electricity for the entire test system. The electronic load
is a device used to absorb the power produced and the
acquisition system measures the parameters of interest
(ex. temperature) and converts it into an electrical
signal and also provides data storage (DAQ). All these
components are linked together through GPIB interface
(General Purpose Interface Bus) that allows the
communication with a computer for their programming
and control.
Fig. 3. The block diagram used for the experimental results.
Fig. 4. Inside of environmental chamber during testing to an
Li-ion polymer battery
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For thermal conditioning it is use the environmental
chamber, which is a device that simulates an
environment with different temperature and humidity as
shown in Figure 4 The device allows running tests for
temperatures ranging between -40˚C to +100˚C with a
humidity gamma modification from 15% to 98%. In
general, these chambers are used in the industries
domain and mostly useful for testing of electronic
components to see how they perform in different kinds
of conditions and to identify manufacturing flaws and
weaknesses.
All the devices described above (Figure 3), are
connected to a computer for both control and
management and for data storing and processing. The
software used to make this connection is the LabVIEW
program, provided by National Instruments.
The battery technical specifications used for the
experimental tests in this paper are listed in the Table 1.
The battery has a specific shape, also named pouch cell
with a capacity of 41 Ah, a rated voltage of 3,7 V with
an approximate weight of 1030g. It can be observed
that the thickness of the battery is approximately twenty
times less than the other dimensions (length and width).
For the thermal analysis, different configurations
with several thermocouples were placed on both battery
outer surfaces and also on the contacts and supply
cables, in order to determine their temperature
distribution.
The configuration presented in Figure 5 shows the
first arrangement of thermocouples on the battery. This
configuration with a large number of sensors, has
allowed the evaluation of the temperature difference
along the battery outer surfaces.
Fig. 5. Distribution of thermocouples on faces of the cell:front
side respectively, back side.
For this arrangement it was observed that the most
significant heat peaks occur at higher values of
discharge current.
In order to find the optimal number of sensors
(thermocouples) that can be placed on the battery which
can provide significant results and can reveal the hottest
zones of the battery considering also external contacts
and power cables a new configuration (case I) was
realized as shown in Figure 6.
Table 1
Technical specification of the battery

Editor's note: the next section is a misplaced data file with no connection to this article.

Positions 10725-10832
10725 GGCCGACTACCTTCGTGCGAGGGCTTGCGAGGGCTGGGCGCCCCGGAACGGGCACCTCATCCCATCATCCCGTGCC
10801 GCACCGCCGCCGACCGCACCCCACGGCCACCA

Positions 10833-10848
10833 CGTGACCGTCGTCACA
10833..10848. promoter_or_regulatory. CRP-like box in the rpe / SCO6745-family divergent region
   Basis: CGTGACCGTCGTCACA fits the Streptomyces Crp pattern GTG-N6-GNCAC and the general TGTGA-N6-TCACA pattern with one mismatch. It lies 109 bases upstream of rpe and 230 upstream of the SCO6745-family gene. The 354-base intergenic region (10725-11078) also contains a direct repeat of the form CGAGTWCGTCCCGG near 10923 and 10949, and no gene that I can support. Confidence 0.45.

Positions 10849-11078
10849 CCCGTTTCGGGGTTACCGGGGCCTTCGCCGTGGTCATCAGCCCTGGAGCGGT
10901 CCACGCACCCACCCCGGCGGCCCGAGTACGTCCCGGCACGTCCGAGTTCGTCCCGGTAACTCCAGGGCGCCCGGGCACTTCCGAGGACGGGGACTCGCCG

Parameters
Values
Length: Max. 223 mm
Cell Dimension
Width: Max. 213mm
Thickness: Max. 10,6mm
Weight
Max. 1030 g
Capacity
Tip. 41 Ah, Min. 40 Ah
Voltage
3,7 V
Upper limit voltage
4,16 ± 0,03 V
Lower limit voltage
3V
Charge: 11 ÷ 45 °C
Operation Temperature Range
Discharge: -21 ÷ 56 °C
Max. Cont. Discharge Current 320 A
Max. Cont. Charge Current
Fig. 6. First arrangement of thermocuples distribution including
power cables (Case I).
120 A
This arrangement provides different results, for the
sensors placed in the same area, similar to the one from
Figure 5.
In Figure 7 is presented the evolution of the
discharge current of the battery for Case I. The most
important change in this case refers to the power cables
heating, at which were placed sensors T6 and T12 and
to the external contacts warming, where sensors T2 and
T14 were attach. It was seen that even if the external
contacts are metallic and heat up rapidly, their warming
does not have a major influence over the temperature of
the battery body as shown in Figure 8.
It was notice that it would be better to positioned the
external contacts on both opposite sides of the battery,
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Fig. 7. Evolution of the discharge current of the battery.
Fig. 8. Temperature evolution depending by the second
arrangement of thermocouples
in order to make more uniform the battery temperature
level.
The second arrangement for power cables (Case II)
is realized by placing sensors only on the most
significant thermal zones like in Figure 9. Due to this
simplified configuration, in Figure 10 are presented the
temperature evolution and the current characteristics
and it can be observed that the discharge current is
increased until it reaches the value of 320 A.
Then, for the same discharge current (120 A), for
both Case I and Case II, it was observed that for the
Case I the T14 indicates a maximum temperature of
37,5 °C and for Case II, T2 indicates only approx. 30°C.
For Case I, the high temperature of T14, occurs due to
the power cables warming and in Case II, the power
cables warming influence less the external contacts of
the battery. The both thermocouples T14 and T2,
mentioned above, are positioned on the positive battery
contact. At a high value of discharge current (320 A), it
can be observed (Figure 10) that the T2 reaches a
temperature value more than 80 °C. Thus, for a better
temperature distribution it is indicated to increase the
number of power cables at the battery positive external
contact.
In Figure 11 it is shown the temperature distribution
for the entirely surface of the battery where it can be
seen better that the highest heating zone appears near
the battery positive contact.
Fig. 9. Second arrangement of thermocuples distribution
including power cables (Case II).
Fig. 11. Temperature distribution on the outer surface of the Li ion
polymer battery
3. DESCRIPTION OF THERMOGRAPHIC
ANALYSIS
Fig. 10. Evolution of discharge current (max. 320A) and
temperature of the battery in third configuration.
The thermographic analysis, made through the use
of thermal cameras, detects the radiation in the infrared
range of the electromagnetic spectrum (from 9 to 14
nanometers), producing images that are called
thermograms. Because infrared radiation is emitted by
all objects in environment conditions, according to the